Commentary by John Fraser

A marked feature of Chinese Buddhism is a positive view of the environment, of this world. Grasses, trees, snow falling; all are said to preach the dharma. The eruption of the suchness of things, their vivid being/doing interrupts our delusive patterns of thinking. You could say that the world in its feeling suchness is a miracle.

In the story, Tozan falsely imagines that there is a difference between – say – the cedar trees, just as they are, and Ungan, just as he is; in his preaching, in his silence, in his doing, in his being.

But at the same time, Ungan’s preaching is different from the preaching of the cedar trees. But if we chanced upon Ungan in zazen, among the cedar trees, his preaching and that of the cedar trees would be from the same voice


Last Updated on Tuesday, 30 July 2013 16:56
Shinji Shobogenzo Book 2, Case 47. PDF Print E-mail
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Monday, 15 July 2013 18:47

Koan Commentaries

Master Rinzai Gigen preached to an assembly; There is a true person who has no rank. He is always going in and out through your face. A beginner who has not experienced this should look carefully. Look!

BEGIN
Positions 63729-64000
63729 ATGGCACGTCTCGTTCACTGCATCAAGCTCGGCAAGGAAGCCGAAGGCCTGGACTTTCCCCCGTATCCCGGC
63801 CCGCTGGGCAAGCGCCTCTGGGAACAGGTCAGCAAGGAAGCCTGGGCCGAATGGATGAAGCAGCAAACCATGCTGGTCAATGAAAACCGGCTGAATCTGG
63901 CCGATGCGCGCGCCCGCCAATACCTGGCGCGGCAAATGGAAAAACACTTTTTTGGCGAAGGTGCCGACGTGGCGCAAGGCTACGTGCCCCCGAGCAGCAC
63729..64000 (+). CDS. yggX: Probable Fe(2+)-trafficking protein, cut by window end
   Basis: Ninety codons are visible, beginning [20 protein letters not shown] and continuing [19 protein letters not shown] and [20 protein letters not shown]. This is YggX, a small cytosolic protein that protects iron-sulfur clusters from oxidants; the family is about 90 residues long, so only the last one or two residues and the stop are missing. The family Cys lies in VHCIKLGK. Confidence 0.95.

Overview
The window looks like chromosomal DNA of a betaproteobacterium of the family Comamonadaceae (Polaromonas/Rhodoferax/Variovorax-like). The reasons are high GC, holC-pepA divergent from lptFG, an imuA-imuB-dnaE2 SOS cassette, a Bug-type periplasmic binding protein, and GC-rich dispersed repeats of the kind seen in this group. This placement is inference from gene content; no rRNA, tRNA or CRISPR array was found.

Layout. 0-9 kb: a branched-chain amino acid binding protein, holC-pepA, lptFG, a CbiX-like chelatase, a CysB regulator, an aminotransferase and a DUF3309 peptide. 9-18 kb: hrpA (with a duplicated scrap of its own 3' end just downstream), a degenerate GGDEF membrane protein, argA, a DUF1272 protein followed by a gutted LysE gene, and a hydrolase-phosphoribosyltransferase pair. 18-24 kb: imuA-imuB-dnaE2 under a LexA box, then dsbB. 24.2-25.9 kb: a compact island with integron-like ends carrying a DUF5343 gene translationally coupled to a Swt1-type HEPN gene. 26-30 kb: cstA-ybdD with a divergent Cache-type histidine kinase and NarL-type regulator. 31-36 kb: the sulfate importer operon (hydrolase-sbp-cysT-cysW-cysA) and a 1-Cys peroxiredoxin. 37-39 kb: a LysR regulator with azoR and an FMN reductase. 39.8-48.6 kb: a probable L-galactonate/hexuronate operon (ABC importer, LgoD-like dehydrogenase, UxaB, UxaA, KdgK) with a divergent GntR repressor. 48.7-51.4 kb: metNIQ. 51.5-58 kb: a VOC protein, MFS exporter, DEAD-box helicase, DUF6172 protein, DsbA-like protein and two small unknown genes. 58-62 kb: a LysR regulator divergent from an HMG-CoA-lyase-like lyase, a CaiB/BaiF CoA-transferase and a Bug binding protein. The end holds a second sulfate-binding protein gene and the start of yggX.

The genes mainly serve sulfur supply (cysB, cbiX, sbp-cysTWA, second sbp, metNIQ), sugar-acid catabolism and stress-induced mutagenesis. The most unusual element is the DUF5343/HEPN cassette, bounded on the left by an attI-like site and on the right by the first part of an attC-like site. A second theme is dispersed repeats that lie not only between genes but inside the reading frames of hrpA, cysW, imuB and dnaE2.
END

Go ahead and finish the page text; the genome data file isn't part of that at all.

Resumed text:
Commentary by Nishijima

Master Rinzai's expression, “There is a true person who has no rank,” is widely known in Buddhism. It points in the same direction as the concept of sunyata or emptiness. Reality exists, empty of, or beyond, the various concepts and discriminations which we impose on it. So this expression represents a person without any social attributes, and it also suggests a person who has grasped the truth. How can we see this true person? In Buddhism we are training ourselves to be true persons, to recognise “the true person,” and we should not confuse the person with their social attributes.